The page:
18 April 2017

Milk Moustache and Jeets on Cosmoledo

Cody’s dream fish has been the Milkfish.  In 2011 on Alphonse, I watched Cody cast to feeding Milkfish, casting the fly directly in a Milk’s mouth, which is about the size of a Solo Cup’s mouth, only to see it not eat.  Timing is key to catching a Milkfish.  If they are not feeding on the surface or
on the flats, Milks are uncatchable.  Since Cody had enjoyed such a successful day the previous day, we decided to hit the surf for Milkfish.  Cody casted to several schools cruising by feeding on the surface, but our fly just wasn’t getting to the right depth in the water column.  The fibers were trapping air, keeping it floating on top, instead of the needed four to six inches below the surface.  Tommy tied on one of the early Milkfish fly patterns, and Cody casting to the third school, it was MilkfishOn!

Cody and I have affectionately dubbed Milkfish as Popeyes of the Sea.  These beasts eat only algae and the tiny zooplankton and other microscopic bugs that attach to the algae—That’s It! However, their vegan diet in no way diminishes their size, strength, and ability to put up a fight of a lifetime.  Milkfish are unique and beautiful, especially with that turquoise stripe along its back, light maroon lateral line, silver sides, oval mouth, big eyes, and strong, forked tail.  As tough as Milkfish fight, a fly fisher must handle the fight delicately even though a 10# rod is the typical fisherman’s arsenal. 

Cody’s hooked Milk decided to stay with a group of other Milkfish, and then a second group, and a third group before Cody fought it out of the schools.  Milkfish take a lot of line, easily going into the backing, and letting the Milk run is just something that has to be done and without cranking down on the drag.  Pumping and winding and pumping and winding is the strategy to first slow down their runs.  In all, Cody’s fight took 23 minutes.  It was both fun and worrisome to watch this fight, as I wanted Code to land his dream fish. 



After saying goodbye, we headed to the Flats to see if my luck catching GTs could improve.  Thank goodness, Tommy really enjoys guiding, because I wouldn’t have caught my first hooked Jeet without his help.  Hooking the fish in the scissors and a hard strip set created the run reaction, and even though I wear great Patagonia fishing gloves, I still got a finger burn.  That prompted me to quickly let go of the slack line, which then popped back and wrapped around the bottom stripping guide.  Needless to say, incident-free fishing wasn’t going to happen for me today, which meant Tommy had to work really hard.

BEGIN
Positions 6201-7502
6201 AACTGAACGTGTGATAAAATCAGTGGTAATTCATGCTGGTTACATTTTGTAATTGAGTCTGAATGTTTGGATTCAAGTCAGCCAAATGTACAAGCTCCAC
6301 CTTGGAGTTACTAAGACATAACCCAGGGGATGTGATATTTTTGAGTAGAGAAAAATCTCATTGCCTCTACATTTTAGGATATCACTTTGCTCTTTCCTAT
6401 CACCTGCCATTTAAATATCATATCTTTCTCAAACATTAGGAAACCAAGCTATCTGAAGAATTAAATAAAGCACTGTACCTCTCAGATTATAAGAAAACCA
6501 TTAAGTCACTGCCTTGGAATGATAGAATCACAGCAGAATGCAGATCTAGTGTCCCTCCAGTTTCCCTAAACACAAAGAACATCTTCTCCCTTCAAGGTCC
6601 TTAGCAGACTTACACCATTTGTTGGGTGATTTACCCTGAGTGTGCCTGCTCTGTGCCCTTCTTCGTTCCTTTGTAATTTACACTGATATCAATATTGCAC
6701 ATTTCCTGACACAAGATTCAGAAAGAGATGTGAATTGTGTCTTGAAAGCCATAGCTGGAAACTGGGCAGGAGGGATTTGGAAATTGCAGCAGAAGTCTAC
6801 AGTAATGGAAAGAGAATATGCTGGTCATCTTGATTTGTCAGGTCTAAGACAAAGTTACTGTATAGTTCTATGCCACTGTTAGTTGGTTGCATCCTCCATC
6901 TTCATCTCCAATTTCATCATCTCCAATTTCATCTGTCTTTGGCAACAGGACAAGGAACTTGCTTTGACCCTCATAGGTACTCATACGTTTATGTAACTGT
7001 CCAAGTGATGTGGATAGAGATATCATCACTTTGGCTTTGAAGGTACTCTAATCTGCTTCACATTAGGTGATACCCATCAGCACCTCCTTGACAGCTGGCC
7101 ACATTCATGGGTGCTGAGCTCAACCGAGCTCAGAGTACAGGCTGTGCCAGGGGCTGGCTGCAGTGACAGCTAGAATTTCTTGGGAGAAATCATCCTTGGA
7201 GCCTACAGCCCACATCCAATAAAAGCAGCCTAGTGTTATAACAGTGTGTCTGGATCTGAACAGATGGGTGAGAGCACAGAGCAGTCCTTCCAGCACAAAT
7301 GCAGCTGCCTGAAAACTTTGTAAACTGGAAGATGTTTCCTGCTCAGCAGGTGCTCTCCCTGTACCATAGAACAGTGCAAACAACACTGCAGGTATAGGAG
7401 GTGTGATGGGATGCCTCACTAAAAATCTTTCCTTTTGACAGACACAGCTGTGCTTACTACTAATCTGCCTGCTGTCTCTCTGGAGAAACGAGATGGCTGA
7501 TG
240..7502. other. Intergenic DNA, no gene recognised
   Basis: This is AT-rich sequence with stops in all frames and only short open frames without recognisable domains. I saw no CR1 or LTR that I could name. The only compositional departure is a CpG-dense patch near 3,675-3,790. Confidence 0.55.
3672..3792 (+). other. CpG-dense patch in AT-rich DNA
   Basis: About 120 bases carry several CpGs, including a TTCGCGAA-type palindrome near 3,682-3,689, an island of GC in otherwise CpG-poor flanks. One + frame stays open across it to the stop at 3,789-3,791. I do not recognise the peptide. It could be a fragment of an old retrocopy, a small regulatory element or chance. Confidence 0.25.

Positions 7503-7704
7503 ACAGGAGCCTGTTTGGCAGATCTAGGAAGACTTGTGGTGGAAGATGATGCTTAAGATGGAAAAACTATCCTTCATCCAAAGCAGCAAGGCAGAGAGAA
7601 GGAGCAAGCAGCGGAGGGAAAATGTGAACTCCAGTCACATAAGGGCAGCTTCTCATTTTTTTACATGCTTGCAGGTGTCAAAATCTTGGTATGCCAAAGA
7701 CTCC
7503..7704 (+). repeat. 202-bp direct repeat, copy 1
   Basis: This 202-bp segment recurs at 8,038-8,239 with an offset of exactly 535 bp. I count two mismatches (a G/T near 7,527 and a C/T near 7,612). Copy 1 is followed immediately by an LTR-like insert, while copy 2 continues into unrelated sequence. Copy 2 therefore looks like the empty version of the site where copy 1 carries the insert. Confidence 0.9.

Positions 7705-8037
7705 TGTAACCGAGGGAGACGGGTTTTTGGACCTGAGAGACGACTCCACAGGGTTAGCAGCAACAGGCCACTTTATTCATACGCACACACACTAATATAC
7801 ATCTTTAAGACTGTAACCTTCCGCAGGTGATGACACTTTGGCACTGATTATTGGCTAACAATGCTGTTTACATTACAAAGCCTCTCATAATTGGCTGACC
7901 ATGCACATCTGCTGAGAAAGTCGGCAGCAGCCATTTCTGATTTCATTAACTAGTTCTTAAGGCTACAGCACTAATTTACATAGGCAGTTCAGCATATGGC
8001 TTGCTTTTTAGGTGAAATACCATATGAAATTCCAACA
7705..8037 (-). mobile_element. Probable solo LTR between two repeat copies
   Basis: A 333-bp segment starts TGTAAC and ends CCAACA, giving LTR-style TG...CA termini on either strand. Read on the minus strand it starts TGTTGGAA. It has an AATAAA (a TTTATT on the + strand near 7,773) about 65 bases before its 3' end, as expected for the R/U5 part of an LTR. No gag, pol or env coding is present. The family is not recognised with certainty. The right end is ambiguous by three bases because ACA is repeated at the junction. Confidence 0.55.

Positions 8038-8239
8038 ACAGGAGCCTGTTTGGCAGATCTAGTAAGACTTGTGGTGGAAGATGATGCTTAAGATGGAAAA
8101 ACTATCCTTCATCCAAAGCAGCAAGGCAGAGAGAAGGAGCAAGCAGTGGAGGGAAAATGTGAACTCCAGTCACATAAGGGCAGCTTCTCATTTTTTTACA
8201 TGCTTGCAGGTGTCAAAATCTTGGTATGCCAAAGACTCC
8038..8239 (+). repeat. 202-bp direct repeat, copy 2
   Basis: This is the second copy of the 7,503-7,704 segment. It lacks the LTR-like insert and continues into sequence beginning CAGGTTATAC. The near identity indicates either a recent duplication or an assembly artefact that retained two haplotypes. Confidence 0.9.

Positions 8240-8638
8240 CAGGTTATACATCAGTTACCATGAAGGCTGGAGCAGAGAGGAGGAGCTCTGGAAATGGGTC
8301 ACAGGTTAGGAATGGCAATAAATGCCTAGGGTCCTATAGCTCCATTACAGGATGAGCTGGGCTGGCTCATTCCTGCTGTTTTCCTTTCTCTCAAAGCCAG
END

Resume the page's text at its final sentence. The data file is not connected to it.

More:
My first Giant Trevally was not the biggest, the fastest, nor did it light-up the brightest, but it was a fun fish and a lifetime memory.  I loved catching it; it made me want to catch more Jeets, and I learned that I preferred catching them on the flats versus teasing them or dredging for them.  Stalking them over a beautiful white sand flat or turtlegrass, timing the cast, placing the fly properly, and then stripping successfully is an indescribable thrill; work, yes, but equally as thrilling, especially when that line goes tight. 

Cody wanted in on the fun, so catching a bigger Jeet than the previous day’s catch was next on his agenda.  Still stalking the white sand flats for these cruising beasts, Cody landed a really nice GT
—on his first cast, no less.  Cody made catching these monsters look effortless.  It also meant that Cody was on target for a slam of some type, and it wasn’t even lunch time!

After lunch, Tommy put us on turtlegrass flats to target Triggerfish.  One of my goals in coming to the Seychelles was to reach the Triggerfish Trifecta—Moustache, Picasso, and Yellowmargin.  I loved Cody’s Moustache Trigger from the previous day, and in 2011, I had caught a Picasso.  I hooked up with two Picasso’s on Astove, but they broke me off on coral, so I was a little determined.  We came upon a little Moustache, who was both happy and hungry.  I casted my size 2 Shrimp pattern to this little fellow, and he nip-nip-nipped it.  However, after four different casts and repeat eating behavior and NOT spooking this little guy, we decided the fly was just too big for him to inhale.  Cody and I packed many of our Bonefish Bitters, and Tommy decided that an amber-colored one might work.  Lo and behold, this little guy inhaled the Bitter, and then promptly hid in a coral hidey-hole.  In spite of my high rod angle, there was no teasing, pulling, or getting that fish out of his coral home.  Bless Tommy’s heart, he braved a Trigger’s teeth, which can cleanly sever a human finger in one chomp, and worked that little fellow out of his hole.  As a result, I reeled it in, we landed him, and I now had caught two of the three desired Trigger species.